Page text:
Treasury yields dip despite anticipation over June jobs report

U.S. Treasury yields dipped early on Friday, despite anticipation over a key jobs report, due out later in the morning.

The yield on the benchmark 10-year Treasury note fell to 1.454% at 4:15 a.m. ET. The yield on the 30-year Treasury bond slipped to 2.053%. Yields move inversely to prices.

US3M U.S. 3 Month Treasury 0.058 0.01 0.00
US1Y U.S. 1 Year Treasury 0.071 0.00 0.00
US2Y U.S. 2 Year Treasury 0.259 0.002 0.00
US5Y U.S. 5 Year Treasury 0.894 -0.008 0.00
US10Y U.S. 10 Year Treasury 1.449 -0.031 0.00
US30Y U.S. 30 Year Treasury 2.049 -0.037 0.00
The U.S. Labor Department is due to release its June jobs report at 8:30 a.m. ET on Friday.

Economists expect 706,000 jobs to have been added in June, while the unemployment rate is projected to have dropped to 5.6% from 5.8%. That is compared to 559,000 jobs created in May.

Average hourly earnings are expected to have jumped 0.3% in June over May, and on a year-over-year basis were expected to rise by 3.6%, after a 1.98% increase in May.

Investors will likely be paying close attention to changes in the average hourly earnings, for any sign of a jump in wages, as it could precede broader inflation in the U.S. economy.

An improving labor market and higher inflation are both economic indicators which could prompt the Federal Reserve to tighten monetary policy sooner than expected.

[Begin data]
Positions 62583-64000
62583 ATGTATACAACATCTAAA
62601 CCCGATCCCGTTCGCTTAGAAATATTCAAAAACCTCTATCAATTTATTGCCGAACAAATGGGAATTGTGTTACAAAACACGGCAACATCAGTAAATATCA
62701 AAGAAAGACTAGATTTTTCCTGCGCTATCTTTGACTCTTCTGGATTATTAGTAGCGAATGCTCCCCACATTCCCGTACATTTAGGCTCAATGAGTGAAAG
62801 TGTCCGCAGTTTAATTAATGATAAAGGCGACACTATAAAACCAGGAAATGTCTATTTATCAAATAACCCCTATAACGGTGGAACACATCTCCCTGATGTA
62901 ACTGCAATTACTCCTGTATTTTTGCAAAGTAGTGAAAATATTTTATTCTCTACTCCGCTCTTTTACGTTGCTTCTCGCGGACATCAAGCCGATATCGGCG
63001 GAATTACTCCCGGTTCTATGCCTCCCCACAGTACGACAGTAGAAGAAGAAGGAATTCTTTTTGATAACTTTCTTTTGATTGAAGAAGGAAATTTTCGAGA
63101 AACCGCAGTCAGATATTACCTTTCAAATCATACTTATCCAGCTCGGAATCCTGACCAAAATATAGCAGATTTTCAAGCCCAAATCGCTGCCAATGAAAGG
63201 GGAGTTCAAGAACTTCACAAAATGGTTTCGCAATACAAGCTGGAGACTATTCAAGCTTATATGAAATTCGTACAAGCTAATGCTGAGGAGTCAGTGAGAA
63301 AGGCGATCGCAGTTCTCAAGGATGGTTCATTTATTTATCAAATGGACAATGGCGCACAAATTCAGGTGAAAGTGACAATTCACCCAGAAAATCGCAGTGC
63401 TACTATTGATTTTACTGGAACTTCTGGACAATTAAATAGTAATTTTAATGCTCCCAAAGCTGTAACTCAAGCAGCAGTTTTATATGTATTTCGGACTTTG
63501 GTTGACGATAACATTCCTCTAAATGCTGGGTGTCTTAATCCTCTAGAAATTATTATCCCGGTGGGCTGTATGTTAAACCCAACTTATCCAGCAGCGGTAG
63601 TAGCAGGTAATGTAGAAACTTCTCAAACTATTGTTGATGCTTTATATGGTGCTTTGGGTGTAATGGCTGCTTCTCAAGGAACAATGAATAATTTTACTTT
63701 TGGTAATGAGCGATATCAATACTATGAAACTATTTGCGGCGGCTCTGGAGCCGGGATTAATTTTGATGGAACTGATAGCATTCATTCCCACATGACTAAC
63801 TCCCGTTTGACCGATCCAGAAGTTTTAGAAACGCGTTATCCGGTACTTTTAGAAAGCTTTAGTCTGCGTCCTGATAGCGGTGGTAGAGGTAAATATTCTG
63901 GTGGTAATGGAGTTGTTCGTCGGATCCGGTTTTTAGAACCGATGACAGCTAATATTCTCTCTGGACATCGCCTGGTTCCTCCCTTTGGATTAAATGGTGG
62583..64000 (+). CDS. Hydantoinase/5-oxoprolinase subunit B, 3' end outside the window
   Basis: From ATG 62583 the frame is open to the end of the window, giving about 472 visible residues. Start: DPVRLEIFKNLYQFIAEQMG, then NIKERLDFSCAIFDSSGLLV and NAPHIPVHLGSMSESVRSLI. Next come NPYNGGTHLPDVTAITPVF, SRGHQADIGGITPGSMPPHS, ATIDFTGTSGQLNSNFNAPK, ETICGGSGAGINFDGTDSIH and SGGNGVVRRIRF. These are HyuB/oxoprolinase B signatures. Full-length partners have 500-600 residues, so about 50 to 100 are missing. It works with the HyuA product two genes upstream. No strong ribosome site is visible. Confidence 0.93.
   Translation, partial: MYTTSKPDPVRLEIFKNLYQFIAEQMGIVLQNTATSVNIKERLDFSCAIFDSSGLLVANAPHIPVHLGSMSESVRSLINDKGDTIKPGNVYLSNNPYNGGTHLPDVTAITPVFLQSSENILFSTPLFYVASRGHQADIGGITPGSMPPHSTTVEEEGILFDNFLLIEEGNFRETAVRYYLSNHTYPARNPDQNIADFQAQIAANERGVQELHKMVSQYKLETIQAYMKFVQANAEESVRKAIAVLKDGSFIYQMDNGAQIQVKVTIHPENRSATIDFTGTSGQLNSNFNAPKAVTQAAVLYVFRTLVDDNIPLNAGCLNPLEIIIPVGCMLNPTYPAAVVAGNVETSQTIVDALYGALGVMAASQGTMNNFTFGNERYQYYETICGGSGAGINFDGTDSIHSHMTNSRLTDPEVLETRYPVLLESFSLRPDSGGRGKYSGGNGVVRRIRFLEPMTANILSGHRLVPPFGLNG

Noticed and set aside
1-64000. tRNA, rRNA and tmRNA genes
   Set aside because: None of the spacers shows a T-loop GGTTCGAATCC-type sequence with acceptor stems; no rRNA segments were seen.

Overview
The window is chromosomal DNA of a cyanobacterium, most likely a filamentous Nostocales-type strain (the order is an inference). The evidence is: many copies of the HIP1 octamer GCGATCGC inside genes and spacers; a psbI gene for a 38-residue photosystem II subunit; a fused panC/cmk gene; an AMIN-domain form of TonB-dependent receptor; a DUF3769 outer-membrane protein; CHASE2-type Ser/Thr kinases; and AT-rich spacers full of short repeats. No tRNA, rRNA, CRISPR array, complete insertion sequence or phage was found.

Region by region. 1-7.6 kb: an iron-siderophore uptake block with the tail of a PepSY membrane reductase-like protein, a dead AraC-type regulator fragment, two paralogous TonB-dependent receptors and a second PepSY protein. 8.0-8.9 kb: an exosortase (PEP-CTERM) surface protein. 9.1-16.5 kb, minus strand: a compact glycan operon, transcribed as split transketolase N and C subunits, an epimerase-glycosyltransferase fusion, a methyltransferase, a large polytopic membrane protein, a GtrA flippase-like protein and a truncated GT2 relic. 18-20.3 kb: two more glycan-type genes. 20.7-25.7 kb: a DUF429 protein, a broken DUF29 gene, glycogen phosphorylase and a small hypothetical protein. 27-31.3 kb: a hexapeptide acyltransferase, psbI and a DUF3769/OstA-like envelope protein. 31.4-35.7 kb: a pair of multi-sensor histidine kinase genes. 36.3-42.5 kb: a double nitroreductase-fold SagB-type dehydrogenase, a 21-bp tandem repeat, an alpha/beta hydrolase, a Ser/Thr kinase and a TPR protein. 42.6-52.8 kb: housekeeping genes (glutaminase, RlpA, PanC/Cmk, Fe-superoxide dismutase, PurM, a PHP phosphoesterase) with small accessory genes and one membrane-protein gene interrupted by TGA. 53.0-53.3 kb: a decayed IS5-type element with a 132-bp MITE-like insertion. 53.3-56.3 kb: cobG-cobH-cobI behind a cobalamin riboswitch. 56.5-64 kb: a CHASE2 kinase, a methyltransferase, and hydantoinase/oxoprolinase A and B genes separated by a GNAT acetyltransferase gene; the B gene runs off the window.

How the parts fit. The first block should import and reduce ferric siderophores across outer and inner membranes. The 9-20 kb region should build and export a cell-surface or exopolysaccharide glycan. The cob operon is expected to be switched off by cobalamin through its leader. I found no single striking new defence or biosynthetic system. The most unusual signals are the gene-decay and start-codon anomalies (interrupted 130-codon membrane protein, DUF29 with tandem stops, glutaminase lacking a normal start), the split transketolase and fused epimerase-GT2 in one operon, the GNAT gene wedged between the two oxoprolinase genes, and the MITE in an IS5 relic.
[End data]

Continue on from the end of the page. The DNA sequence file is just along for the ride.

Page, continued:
Julian Howard, head of multi-asset solutions at GAM, told CNBC’s “Squawk Box Europe” on Friday that the June jobs report was “extremely important,” as he argued that labor market data had been “the one thing that has sort of held the Fed back from being more aggressive around raising interest rates.”

“We all know historically that wages are one of the biggest components of inflation, but if the job numbers improve, that’s gonna push wage inflation up and then I think we’re going to get a more broad-based inflation picture,” he said.

Howard explained that the labor market recovery had been centered on the areas of the economy that have suffered during the coronavirus pandemic, which had given “the Fed the sort of excuse they need to just kind of hold off for the time being” on tightening policy.

However, he believed the Fed would “start running out of excuses if the jobs numbers start to accelerate markedly from now on.”

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